Job losses. A crash in the stock market leading to declines in retirement savings portfolios. Businesses putting off plans to expand.
All of those scenarios could become a reality in Washington County and the rest of Maryland if the federal government fails to avoid the so-called fiscal cliff, resulting in tax increases and spending cuts, said Del. Andrew A. Serafini, chairman of the county’s delegation to the Maryland General Assembly.
Maryland is in a precarious situation because it is heavily dependent on federal jobs and employment through defense contractors, said Serafini, R-Washington.
“The world is not going to end, but this is going to affect the markets negatively and hurt the economy,” said Serafini, who also works as a financial analyst. “And there might be scenarios where businesses might pull back on spending or put off hiring people.”
Serafini said although Washington County has been fiscally prudent, it might be hit hard because the defense sector and real estate market might be affected, which, in turn, would have an effect on other sectors of the local economy.
He pointed to an October Spending Affordability Briefing from the state’s Department of Legislative Services that predicted the state would lose 53,500 jobs by the end of the 2013 fiscal year, which ends June 30, 2013, if the federal government did not take steps to avert the fiscal cliff. Another 60,200 jobs would be lost by the end of fiscal year 2014, the report stated.
The federal cuts would lead to a reduction of revenue in the state budget amounting to $268 million in the 2013 fiscal year, according to the briefing.
Serafini said the longer term solution would be to change “who we are as an economy and not rely on government jobs. Instead, we should create jobs in the private sector.”
Sarah Lankford Sprecher, director of public relations and community affairs for Washington County, said the series of tax increases and expenditure cuts that could result if federal legislators did not come to an agreement might affect businesses, health care and disposable income.
Unemployment might go up by as much as 1 percent, Sprecher said, and the economy likely would move back to a “recessionary phase.”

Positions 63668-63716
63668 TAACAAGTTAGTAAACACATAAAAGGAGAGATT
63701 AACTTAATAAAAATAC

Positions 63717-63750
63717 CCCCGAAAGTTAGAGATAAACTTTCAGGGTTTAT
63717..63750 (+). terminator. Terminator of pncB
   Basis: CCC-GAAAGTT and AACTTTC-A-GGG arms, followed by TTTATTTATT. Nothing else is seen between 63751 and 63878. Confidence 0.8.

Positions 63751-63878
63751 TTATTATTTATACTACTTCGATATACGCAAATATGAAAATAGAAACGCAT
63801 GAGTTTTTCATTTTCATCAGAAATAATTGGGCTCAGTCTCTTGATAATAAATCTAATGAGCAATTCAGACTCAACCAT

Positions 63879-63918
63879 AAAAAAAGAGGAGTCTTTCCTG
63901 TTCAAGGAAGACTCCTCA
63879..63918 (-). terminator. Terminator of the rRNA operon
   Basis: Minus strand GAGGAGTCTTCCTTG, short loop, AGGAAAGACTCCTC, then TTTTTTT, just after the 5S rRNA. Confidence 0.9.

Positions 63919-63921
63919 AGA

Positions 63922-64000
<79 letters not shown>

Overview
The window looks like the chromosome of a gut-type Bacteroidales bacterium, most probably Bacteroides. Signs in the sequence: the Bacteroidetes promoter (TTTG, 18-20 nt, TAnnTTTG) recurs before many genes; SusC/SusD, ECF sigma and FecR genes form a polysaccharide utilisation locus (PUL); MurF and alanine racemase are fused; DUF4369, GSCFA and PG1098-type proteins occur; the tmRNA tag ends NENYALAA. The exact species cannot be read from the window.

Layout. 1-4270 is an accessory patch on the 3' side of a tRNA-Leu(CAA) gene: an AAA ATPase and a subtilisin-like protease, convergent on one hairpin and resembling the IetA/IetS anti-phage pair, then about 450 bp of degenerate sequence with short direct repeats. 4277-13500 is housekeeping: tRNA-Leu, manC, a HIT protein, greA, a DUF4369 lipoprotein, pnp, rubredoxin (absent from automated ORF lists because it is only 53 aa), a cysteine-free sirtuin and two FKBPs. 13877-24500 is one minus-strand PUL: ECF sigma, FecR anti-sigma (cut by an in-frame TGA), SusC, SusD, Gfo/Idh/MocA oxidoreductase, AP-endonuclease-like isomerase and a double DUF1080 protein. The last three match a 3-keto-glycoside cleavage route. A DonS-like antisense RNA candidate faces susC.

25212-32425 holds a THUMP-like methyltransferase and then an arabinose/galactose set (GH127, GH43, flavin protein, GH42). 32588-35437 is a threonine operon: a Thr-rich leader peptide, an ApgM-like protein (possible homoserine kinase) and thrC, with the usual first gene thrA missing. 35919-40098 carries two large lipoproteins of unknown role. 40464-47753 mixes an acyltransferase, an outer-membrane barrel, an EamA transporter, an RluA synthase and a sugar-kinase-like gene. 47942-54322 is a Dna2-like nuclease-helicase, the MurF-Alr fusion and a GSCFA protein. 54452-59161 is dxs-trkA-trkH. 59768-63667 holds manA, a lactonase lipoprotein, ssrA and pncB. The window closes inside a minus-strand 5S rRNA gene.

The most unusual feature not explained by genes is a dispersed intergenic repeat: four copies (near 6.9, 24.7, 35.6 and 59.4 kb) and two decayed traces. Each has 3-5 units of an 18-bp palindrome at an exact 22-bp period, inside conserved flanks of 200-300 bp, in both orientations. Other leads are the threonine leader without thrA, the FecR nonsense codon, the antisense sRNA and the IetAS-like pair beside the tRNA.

“While it will certainly have an impact on business and residents, which is our primary concern, fiscally we have not increased our recessionary revenues nor have we increased our expenditures from the past recessionary period, so that we are again able to ride out the downturn this may cause,” Sprecher said in an email.
Richard Wright, communications officer for Washington County Public Schools, said the school district might have to make $3 million to $4 million in cuts over the next 18 months if the tax increases and expenditure cuts become a reality.
Wright said the district might have to make $1.5 million in budget cuts before June 30.
“It is possible, but we do not have any answers at this point as to where the cuts will come from” Wright said. “The Board of Education will have to approve any budget adjustments to make up for the missing dollars. We will have a better idea once we know what the fiscal outlook is.”
Anirban Basu, chairman and chief executive officer of Sage Policy Group Inc., a Baltimore economic and policy consulting firm, said in an email that many Washington County residents commute to the Washington, D.C., metropolitan area for work.
“The Washington area, which has been until now among the nation’s best and most stable economic performers, stands to be more impacted by a full dive off the fiscal cliff than any other major metropolitan community,” Basu said.
According to the Tax Policy Center, a nonprofit that analyzes tax issues, middle-income households would see an average increase in their taxes of $2,000 per year if the tax cuts were to expire.
“The two percentage point cut in the payroll tax rate would lapse, raising taxes on more than 120 million households with workers,” according to a study from the center called “Toppling Off the Fiscal Cliff: Whose Taxes Rise and How Much?”